The Impact Formula: New Evidence on the Factors that Lead to BreakthroughsNovember 16th, 2016 · 23 comments
Earlier this month, a group of researchers from Albert-Laszlo Barabasi’s circle of network scientists published an important paper in the journal Science. Its nondescript title, “Quantifying the evolution of individual scientific impact,” obfuscates its exciting content: a massive big-data study that dissects the publication careers of over 2800 physicists to determine the combination of factors that best predicts their probability of publishing high impact papers.
As you might expect, this endeavor caught my attention.
A high-level summary of the researchers’ results highlights two major findings:
- The first is that “productivity” matters. The more results a physicist produced during a given period the more likely he or she was to stumble onto a high impact result. A common assumption in highly technical fields like physics is that only young people can make breakthroughs. While this research indicated that younger researchers are more likely to produce high impact papers, this was only because they tended to be in stages of their career where they can produce more total results. If you control for productivity, the role of age disappears. In other words, the force stopping a middle-aged theoretician from producing breakthroughs is less deteriorating neurons than it is strengthening university service demands.
- The second major finding is that “skill” also matters. The researchers identified a hard to pin down quantity, that they identified with the variable Q, as also playing a key role. If your Q level is sufficient and you are productive, you are likely to produce a high impact paper. If your Q level is high and you are not productive, or if you have a low Q level but still maintain high productivity, you are less likely to generate impact. The key element of Q is that is seems to remain constant throughout a scientist’s career. It’s possible, therefore, that Q captures some fixed natural intelligence that is hard to budge. It is also possible that it captures a lot of the positive impacts of elite level training early in your career.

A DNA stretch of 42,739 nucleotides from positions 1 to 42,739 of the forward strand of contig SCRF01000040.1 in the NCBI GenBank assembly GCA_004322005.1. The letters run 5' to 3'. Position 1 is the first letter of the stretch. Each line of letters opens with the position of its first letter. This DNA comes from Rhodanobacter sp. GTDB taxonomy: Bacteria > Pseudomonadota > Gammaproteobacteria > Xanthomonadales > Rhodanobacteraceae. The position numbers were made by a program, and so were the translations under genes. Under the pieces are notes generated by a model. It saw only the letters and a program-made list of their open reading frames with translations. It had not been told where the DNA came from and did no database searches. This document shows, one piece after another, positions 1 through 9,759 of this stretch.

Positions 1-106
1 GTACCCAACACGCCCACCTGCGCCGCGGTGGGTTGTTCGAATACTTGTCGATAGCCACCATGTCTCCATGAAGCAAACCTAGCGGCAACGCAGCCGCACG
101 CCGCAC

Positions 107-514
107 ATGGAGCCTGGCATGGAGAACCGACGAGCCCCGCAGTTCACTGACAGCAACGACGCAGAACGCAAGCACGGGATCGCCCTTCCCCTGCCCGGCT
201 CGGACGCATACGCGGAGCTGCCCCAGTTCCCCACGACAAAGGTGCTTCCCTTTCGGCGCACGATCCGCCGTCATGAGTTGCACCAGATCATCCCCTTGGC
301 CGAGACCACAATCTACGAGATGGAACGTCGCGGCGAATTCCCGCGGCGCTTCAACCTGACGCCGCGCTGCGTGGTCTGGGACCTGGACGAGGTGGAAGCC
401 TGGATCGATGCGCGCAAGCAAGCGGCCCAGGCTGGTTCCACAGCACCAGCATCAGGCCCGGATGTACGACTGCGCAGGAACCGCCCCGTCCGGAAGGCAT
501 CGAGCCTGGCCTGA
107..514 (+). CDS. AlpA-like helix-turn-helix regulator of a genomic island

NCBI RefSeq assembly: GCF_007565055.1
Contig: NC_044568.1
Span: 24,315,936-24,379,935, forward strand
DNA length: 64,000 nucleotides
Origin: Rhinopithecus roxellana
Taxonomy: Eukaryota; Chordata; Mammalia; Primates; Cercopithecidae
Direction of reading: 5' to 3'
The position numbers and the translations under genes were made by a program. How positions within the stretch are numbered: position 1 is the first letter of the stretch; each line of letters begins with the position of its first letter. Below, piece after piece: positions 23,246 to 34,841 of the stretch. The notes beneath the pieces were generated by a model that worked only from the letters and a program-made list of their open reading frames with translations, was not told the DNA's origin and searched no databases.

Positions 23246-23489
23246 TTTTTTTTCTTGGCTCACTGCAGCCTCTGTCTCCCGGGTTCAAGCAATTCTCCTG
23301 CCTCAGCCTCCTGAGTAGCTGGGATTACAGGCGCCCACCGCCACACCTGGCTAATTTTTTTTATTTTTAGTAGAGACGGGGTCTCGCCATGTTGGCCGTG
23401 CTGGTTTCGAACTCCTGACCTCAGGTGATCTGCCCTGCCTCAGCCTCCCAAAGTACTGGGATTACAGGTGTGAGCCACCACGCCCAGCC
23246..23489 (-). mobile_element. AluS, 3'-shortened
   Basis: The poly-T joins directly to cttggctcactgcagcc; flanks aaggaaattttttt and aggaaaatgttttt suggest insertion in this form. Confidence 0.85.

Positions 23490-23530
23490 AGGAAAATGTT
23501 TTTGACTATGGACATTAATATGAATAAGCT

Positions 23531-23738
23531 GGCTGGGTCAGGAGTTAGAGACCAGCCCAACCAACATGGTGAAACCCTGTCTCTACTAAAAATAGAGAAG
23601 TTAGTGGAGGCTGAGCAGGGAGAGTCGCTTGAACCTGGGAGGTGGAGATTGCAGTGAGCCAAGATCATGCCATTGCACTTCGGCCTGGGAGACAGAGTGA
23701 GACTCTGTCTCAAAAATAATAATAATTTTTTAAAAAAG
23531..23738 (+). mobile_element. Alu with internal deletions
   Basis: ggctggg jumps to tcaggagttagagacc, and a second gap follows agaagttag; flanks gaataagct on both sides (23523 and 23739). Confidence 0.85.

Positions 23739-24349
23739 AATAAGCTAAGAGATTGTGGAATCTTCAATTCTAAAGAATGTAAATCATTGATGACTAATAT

There are a lot of interesting implications from this work.
For one thing, it hints that individuals in creative fields should bias toward completing and finishing as many skill-based projects as possible. Put simply: productivity yields impact. (One of my first widely read guest posts as a blogger made this exact point that top performers seem to obsess about finishing things.)
Another interesting implication is that the often criticized publish or perish culture in R1 academia might actually have a strong base in evidence: the more academics publish, the more likely they are to produce something impactful.
Of course, this is just a single study so we shouldn’t extrapolate with too much confidence. Its underlying theme, however, is one that seems to come up often (c.f., here and here and here): if you want to produce things that matter, aggressively hone your skill, then apply it to generate as much output as possible.
(Hat tip: Suzyn and the NYT)